I just read a post at Care2.com, which asked "Do Pedophile Fantasies Belong in Award-Winning Ads?"
They don't belong in any ads, IMHO, but I'm not sure pedo promotion was the intent.
First of all, the ad was a series of two, both of which cut a story into two parallel streams, a childish one and a pornographic one:
The headline, "a different temperature on each side", was presumably written in Portuguese for this Brazilian ad. "Temperature", can I assume, refers to the contrasting tones of the comic?
It looks like an attempt at humour, but it clearly doesn't translate. Like, really doesn't translate.
From Peggy Orenstein:
"Given the global crisis in child prostitution and trafficking, it’s actually more offensive that KIA believes that selling cars via child pornography is no problem as long as they don’t do it in the U.S. What’s more, Moma is located in Sao Paulo, Brazil, a country that is said to have the worst child trafficking record in the world after Thailand. No wonder the agency thought the ad was 'clever.'"
I'm not going to defend this ad on the basis of creativity (because it's creepy) or strategy (because I can't see it fulfilling any business objectives.) But I will hazard a guess that the mostly-male creative team is not made up of pedophiles. Perverts, perhaps, who created a campaign that creeps people out and furthers harmful stereotypes of "sexy" student-teacher fantasies, sure. But I think they really intended to create a thought-provoking sense of contrast.
But it won't matter now. The agency, MoMa, appears to do business with KIA Brazil. They can kiss that goodbye.
According to PR from KIA Motors America:
IRVINE, Calif., June 24, 2011 - Kia Motors America (KMA) has become aware of an offensive piece of advertising material that was created by an ad agency in Brazil that KMA has no business relationship with and has never worked with. This ad was not created in the U.S. by Kia Motors America or any of its marketing partners and does not reflect the opinions or values of KMA or Kia Motors Corporation. The ad is undoubtedly inappropriate, and on behalf of Kia Motors we apologize to those who have been offended by it. We can guarantee this advertisement has never and will never be used in any form in the United States, and our global headquarters in Seoul, South Korea is addressing the issue with the independent Brazilian distributor.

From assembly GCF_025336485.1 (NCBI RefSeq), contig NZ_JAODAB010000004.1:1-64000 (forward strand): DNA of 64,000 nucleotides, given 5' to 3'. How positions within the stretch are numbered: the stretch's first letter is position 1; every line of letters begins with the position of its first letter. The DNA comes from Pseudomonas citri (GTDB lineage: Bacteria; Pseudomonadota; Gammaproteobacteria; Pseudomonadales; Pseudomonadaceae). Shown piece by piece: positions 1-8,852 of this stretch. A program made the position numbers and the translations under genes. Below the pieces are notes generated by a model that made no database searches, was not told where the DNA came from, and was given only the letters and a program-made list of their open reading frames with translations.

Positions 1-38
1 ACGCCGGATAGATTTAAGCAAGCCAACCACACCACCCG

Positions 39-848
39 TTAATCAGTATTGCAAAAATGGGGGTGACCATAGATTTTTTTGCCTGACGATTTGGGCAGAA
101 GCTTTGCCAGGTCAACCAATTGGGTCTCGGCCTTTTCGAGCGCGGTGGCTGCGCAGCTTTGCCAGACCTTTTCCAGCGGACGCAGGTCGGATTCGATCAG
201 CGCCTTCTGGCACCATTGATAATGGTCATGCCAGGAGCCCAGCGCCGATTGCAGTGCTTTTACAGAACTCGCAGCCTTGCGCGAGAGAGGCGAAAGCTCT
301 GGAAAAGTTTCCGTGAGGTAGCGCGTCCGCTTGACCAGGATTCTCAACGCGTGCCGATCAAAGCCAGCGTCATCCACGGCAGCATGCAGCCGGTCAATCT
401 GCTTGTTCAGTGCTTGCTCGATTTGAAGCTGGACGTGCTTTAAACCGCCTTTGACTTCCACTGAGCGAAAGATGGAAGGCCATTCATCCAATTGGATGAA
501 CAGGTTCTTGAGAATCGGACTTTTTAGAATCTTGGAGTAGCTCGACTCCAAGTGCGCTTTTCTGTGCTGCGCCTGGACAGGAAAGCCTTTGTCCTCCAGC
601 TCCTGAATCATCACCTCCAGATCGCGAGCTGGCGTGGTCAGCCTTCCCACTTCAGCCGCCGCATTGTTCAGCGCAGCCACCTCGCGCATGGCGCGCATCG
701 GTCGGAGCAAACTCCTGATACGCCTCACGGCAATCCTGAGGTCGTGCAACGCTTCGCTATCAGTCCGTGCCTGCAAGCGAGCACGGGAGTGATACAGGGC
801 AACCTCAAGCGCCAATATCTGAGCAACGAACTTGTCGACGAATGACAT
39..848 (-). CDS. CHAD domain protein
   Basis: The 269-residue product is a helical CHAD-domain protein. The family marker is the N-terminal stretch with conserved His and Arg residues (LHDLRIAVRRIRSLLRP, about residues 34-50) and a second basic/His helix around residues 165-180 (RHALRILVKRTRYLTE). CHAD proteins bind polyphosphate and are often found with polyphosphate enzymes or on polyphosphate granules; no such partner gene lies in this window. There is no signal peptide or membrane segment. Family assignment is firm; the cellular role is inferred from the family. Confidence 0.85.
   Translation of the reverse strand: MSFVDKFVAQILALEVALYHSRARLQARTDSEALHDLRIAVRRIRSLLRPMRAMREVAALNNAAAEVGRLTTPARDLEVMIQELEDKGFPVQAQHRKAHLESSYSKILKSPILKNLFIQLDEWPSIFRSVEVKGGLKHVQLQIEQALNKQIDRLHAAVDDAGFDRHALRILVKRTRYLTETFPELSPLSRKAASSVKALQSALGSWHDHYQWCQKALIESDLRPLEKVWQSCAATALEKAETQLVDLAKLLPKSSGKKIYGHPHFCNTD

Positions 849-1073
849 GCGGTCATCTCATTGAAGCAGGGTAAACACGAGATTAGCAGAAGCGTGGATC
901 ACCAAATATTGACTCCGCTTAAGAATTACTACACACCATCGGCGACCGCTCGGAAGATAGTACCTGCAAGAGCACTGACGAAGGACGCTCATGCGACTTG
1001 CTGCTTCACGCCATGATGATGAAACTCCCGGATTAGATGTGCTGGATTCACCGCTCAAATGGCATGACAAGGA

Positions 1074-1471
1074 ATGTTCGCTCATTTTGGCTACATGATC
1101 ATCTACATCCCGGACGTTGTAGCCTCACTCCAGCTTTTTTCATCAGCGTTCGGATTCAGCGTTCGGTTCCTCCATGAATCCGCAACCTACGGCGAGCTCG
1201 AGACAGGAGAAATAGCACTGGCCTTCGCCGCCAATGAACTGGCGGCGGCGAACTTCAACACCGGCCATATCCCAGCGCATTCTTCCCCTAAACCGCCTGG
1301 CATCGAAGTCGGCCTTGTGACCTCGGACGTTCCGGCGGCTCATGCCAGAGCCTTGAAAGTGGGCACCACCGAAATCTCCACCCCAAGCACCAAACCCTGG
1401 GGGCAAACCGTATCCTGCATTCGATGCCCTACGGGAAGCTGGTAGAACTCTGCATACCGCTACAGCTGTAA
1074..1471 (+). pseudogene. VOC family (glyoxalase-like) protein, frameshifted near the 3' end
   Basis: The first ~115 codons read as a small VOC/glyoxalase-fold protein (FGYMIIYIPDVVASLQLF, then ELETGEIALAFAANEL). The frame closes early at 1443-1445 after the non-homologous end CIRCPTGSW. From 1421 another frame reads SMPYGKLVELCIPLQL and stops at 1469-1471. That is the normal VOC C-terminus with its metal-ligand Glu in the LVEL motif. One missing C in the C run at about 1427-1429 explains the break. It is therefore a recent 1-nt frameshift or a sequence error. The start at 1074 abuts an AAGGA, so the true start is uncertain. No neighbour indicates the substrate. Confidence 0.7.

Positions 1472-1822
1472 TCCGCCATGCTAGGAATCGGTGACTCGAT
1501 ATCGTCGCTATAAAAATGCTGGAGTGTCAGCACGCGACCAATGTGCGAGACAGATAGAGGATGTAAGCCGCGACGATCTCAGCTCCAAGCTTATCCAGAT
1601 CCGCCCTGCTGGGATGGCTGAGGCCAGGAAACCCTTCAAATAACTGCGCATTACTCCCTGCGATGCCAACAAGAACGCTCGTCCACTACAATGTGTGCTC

The other weird thing about this is that I cannot find the ad anywhere on MoMa's site, can't find one in Portuguese anywhere. Kia Motors Corp. spokesman Michael Choo is quoted as saying "We have received confirmation that these ads were never published nor were there any plans to run a campaign based on these creatives in Brazil or anywhere else for that matter. We can ensure that these ads have not been run in public other than being submitted for the Cannes Lions competition and that they will not appear in any public forum in the future."
Is it possible the Cannes judges were tricked by a fake ad? And if so, what will happen to MoMa?
I guess this will be one story to watch.
AN UPDATE ALREADY: Adland noticed that the CD on the KIA ads, Rodolfo Sampaio, was also in the credits of DDB Brasil's awful (and fake) WWF/911 ad.